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Posted: April 23, 2017

Action Dismissed for Failure Timely to Respond to Demand for Complaint

On February 21, 2017, Justice Platkin of the Albany County Commercial Division issued a decision in Javoroski v. SelectQuote Insurance Service, Inc., 2017 NY Slip Op. 50465(U), dismissing an action because of the plaintiff’s failure timely to respond to a demand for a complaint.

In Javoroski, the plaintiff initiated an action by filing a Summons with Notice. Two of the defendants “filed a notice of appearance on September 27, 2016 and demanded service of the complaint.” The plaintiff did not serve the complaint until December 14, 2016. The court granted the defendants’ motion to dismiss for failure timely to serve a complaint, explaining:

Pursuant to CPLR 3012 (b), plaintiff was required to serve her complaint within twenty days after service of defendants’ demand. Plaintiff concedes that she did not comply with that deadline. Thus, to successfully oppose defendants’ motion, plaintiff is required to show that she has both a reasonable excuse for the delay and a meritorious cause of action.

Plaintiff’s counsel acknowledges that defendants’ notice of appearance and demand for the complaint was received on October 3, 2016, but plaintiff did not attempt to serve a complaint until December 14, 2016. Plaintiff’s attorney explains that the delay was due, in part, to a need to conduct further research to ascertain the identity of the correct defendant or defendants. He states that his extensive research disclosed five different entities that included SelectQuote in their names and that Charan J. Singh was affiliated with one or all of the SelectQuote entities.

Counsel further explains that, after receiving defendants’ notice of appearance, he renewed his research so that he could ascertain whether the appearing SelectQuote entity was, in fact, the entity that sold the life insurance policy to plaintiff’s husband. In doing so, he removed the notice of appearance from the incoming mail resulting in the 20 day notice deadline not being diaried. According to plaintiff’s attorney, this law office failure was not discovered until he received defendants’ motion to dismiss.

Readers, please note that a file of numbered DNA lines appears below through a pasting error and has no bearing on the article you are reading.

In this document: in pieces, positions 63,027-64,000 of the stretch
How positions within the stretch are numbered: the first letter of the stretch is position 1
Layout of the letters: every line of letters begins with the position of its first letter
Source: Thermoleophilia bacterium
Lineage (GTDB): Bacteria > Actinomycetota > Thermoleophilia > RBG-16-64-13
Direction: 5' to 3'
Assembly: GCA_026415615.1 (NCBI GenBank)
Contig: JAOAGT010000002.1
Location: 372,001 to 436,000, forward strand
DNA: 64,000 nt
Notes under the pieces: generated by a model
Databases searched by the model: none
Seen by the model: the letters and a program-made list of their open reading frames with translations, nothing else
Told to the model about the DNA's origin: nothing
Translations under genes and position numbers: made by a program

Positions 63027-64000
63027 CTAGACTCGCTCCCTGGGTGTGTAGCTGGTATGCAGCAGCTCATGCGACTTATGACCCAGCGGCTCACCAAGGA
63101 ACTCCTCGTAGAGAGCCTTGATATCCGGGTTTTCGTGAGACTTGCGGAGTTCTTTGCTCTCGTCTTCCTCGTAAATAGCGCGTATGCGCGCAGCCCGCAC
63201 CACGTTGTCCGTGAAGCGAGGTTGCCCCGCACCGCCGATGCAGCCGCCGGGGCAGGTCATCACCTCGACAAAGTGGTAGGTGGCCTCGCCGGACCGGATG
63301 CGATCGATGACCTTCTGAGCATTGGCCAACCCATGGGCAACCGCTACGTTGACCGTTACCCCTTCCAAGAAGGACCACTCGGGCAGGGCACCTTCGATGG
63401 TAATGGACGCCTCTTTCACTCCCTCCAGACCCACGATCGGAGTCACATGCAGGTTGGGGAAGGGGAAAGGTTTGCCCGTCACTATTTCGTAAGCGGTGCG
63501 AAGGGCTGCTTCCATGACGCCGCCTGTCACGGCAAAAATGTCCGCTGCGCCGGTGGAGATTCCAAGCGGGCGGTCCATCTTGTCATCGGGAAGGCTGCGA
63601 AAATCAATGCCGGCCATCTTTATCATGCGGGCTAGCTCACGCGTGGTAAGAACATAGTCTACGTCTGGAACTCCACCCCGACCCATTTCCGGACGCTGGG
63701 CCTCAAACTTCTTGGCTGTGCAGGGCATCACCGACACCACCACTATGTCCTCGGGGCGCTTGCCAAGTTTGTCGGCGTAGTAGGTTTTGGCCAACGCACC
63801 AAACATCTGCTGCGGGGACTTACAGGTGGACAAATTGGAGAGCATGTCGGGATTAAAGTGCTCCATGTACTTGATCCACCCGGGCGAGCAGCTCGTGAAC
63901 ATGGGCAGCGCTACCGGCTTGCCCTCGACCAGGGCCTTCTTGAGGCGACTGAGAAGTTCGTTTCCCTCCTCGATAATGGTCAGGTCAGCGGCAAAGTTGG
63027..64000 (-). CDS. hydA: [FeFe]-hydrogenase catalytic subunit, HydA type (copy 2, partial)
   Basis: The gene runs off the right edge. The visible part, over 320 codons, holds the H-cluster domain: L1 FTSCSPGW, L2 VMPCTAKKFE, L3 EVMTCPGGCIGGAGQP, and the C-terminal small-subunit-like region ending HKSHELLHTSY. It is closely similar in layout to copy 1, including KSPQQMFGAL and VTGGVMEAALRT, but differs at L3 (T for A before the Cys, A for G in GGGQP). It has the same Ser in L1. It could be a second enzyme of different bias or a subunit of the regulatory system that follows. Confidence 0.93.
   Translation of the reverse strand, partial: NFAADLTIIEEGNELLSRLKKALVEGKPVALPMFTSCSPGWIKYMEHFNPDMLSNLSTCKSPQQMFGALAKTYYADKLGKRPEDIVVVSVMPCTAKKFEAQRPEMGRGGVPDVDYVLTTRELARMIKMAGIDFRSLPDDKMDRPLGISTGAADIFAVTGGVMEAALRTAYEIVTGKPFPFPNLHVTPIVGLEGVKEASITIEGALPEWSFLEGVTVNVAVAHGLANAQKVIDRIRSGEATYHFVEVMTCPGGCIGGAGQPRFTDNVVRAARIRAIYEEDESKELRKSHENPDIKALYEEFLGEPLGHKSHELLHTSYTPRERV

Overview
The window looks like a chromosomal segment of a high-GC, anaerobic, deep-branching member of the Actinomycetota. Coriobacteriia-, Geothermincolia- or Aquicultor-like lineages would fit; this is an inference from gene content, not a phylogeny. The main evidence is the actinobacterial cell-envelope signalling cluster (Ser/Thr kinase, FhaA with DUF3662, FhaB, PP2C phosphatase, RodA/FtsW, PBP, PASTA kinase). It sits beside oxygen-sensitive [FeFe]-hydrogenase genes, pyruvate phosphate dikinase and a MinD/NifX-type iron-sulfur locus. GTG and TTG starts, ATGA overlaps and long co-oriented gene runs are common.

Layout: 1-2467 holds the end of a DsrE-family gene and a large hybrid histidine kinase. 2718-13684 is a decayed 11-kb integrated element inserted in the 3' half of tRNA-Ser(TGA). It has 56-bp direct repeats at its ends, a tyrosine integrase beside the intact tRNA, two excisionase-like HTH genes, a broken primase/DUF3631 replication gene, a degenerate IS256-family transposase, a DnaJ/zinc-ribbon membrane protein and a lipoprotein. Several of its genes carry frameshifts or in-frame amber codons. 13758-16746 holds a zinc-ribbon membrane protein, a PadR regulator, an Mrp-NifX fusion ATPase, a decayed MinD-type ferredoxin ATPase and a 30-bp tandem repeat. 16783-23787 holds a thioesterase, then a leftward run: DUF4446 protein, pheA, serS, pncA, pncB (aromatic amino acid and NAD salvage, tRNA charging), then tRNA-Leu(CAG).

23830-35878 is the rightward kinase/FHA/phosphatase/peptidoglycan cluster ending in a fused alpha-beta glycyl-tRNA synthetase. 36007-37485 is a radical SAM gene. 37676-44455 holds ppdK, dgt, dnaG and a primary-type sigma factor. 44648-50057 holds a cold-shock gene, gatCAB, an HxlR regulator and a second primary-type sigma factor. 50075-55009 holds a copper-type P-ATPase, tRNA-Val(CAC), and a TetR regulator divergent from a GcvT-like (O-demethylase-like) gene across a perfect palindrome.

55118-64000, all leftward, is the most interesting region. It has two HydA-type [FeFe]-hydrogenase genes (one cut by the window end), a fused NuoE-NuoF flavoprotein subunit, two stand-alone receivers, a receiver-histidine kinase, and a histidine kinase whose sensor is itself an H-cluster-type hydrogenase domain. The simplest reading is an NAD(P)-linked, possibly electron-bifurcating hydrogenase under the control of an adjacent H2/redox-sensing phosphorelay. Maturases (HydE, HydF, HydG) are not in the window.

For their part, defendants reject plaintiff’s characterization of the delay as short. They note that the complaint was served 79 days after defendants’ demand and 118 days after service of the summons with notice. Defendants also submit proof that their moving papers were delivered to plaintiff on November 29, 2016, but the attempted service of the complaint did not occur for an additional two weeks.

Defendants also argue that the excuse for the delay proffered by plaintiff’s attorney — that research was required to find the correct defendant — is not reasonable. According to defendants, the notice of appearance and demand for a complaint plainly identifies SelectQuote Insurance Services as the correct entity name, which negated any need for research into its name. Defendants also challenge the claim of plaintiff’s counsel that lingering doubt about the identify of the proper defendants prevented him from timely filing and serving a complaint, observing that the complaint served in December 2016 pleads identical, repetitive allegations against all five iterations of SelectQuote’s name listed in the caption of the summons. As such, defendants argue, it was not necessary for the plaintiff to identify the correct corporate name to prepare the Complaint, and any confusion over SelectQuote’s name is simply a pretext for the plaintiff’s inexplicable failure to meet the deadline.

Even if plaintiff’s attorney had a legitimate need to research the name of the correct corporate entity, it did not absolve plaintiff of the obligation to serve a duly demanded complaint within the time allowed by statute. Further, as defendants point out, the complaint that plaintiff ultimately attempted to serve was not limited to allegations against the correct SelectQuote defendant. Thus, this does not seem to be a case where plaintiff lacked sufficient information at the time when the summons was served to assert the general allegations that eventually were put into her complaint.

(Internal quotations and citations omitted).

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